Global Warming and Beluga Whales

How is Global Warming Affecting Beluga Whales?

Basics about Beluga Whales

The scientific name of the beluga whale is Delphinapterus Teucas. Beluga whales range from 13-20 feet long, and they live in the article costal waters and sub costal waters. When the ice freezes over, they migrate to warmer waters. They live in groups called pods, and they eat fish, crustations,krill, and worms.

How the Enviroment of the Beluga Whales is Being Affected

Global warming is affecting the Arctic in many ways. Melting sea ice is causing more ships and vessels to pass through beluga territory. These ships will bring poisonous gas and oil which may cause injury, sickness, and death to the whales.


The increase in precipitation from the south will bring pollution to the south causing the Arctic to be polluted. The article sea temperature has gone up a total of 14 degrees Celsius.

Ways to Stop Global Warming

The easiest and most common way to reduce the effects of global warming are to reduce the burning of fossil fuels. A quick drive to the store could be switched for a bike ride. Just simple things like this can make a huge difference. Another way the reduce global warming is to use less energy. Turning off the light when leaving, unplugging computers at night, and even simply changing to energy efficient light bulbs can make a huge difference.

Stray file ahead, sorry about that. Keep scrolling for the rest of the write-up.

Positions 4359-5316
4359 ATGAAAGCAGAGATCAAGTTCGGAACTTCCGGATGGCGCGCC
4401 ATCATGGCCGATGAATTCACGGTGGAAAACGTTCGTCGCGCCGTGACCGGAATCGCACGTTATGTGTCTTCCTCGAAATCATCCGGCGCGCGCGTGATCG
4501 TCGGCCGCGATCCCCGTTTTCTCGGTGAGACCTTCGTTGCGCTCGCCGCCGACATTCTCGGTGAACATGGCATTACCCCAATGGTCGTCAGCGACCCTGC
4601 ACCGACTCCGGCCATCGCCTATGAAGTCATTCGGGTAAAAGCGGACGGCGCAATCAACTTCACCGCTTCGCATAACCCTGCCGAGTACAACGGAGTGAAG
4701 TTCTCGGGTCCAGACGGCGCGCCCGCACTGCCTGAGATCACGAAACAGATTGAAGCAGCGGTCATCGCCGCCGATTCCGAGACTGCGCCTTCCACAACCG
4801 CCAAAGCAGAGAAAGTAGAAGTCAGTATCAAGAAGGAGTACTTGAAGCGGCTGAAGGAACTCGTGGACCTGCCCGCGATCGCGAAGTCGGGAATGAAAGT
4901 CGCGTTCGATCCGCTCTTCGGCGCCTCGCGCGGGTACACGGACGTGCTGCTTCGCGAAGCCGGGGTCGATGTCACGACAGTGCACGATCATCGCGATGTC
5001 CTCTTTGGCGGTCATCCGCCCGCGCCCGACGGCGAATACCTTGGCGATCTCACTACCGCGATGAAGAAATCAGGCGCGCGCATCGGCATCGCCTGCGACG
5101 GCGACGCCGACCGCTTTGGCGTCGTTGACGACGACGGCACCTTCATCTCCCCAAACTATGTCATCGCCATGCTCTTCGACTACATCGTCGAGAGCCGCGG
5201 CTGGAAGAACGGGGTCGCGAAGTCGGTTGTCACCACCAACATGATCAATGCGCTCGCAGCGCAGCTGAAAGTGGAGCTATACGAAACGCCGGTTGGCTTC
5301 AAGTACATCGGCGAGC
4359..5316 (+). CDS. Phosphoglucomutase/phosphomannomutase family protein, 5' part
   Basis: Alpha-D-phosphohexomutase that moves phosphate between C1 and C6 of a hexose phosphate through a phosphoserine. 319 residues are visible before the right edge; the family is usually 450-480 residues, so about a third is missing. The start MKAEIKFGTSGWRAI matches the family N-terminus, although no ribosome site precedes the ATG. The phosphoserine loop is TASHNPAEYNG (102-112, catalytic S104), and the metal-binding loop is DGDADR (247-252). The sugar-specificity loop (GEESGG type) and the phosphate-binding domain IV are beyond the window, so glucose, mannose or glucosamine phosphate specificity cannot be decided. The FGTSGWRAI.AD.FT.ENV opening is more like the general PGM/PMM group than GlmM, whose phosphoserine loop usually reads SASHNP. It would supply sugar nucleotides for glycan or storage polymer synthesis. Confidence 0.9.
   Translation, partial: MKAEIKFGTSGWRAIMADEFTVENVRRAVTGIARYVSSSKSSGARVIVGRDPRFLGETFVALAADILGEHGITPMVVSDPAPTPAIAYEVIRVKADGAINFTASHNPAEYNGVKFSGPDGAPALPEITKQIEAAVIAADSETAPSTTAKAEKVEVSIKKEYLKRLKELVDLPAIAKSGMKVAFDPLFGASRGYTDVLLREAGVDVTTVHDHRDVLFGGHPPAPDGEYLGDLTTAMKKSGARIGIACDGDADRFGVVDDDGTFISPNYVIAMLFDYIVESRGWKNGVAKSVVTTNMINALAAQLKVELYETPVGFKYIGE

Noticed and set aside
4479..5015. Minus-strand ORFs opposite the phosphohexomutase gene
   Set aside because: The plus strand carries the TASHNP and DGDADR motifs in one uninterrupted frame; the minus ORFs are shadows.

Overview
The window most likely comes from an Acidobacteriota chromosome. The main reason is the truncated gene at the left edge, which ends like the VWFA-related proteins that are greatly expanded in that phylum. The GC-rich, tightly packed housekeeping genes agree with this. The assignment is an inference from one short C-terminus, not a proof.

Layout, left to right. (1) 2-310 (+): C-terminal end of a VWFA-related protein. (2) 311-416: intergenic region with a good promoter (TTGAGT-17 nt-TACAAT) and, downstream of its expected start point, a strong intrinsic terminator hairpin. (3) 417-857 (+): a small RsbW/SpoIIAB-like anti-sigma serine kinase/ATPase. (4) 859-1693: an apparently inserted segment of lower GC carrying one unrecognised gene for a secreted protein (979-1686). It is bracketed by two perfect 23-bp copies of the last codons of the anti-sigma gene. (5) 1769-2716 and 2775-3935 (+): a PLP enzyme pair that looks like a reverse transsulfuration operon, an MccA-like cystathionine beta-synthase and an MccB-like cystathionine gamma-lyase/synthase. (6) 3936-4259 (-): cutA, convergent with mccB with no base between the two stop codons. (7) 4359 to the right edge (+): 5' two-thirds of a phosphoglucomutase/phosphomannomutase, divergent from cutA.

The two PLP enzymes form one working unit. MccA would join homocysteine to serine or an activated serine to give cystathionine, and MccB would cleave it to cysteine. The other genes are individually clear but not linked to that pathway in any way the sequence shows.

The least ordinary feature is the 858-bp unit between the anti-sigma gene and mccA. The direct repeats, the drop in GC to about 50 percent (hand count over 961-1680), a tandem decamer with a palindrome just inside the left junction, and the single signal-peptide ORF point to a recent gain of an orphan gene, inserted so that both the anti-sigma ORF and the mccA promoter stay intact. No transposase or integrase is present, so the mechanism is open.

How Global Warming Affects Beluga Whales

Global warming will hurt the whales in many ways like ,With all of the ice melting there is less space for the whales to live and with the less space their is more competition which will cause more whales to die. In many places, Toxins have deformed and killed whales calves. Because of the increased temperature, krill the main food source of the whales is dying ,which is causing some beluga whales to die because of starvation. The ice melting is causing human activity to increase in areas where humans never used to go because of the ice so the increased activity is harming the whales. Fisheries have expanded into the Arctic because their is more room to fish and their nets will hurt and kill whales.
By: Jill Gruskowski, Olivia Agostini, Brooke Gibbons, Meghan Keefe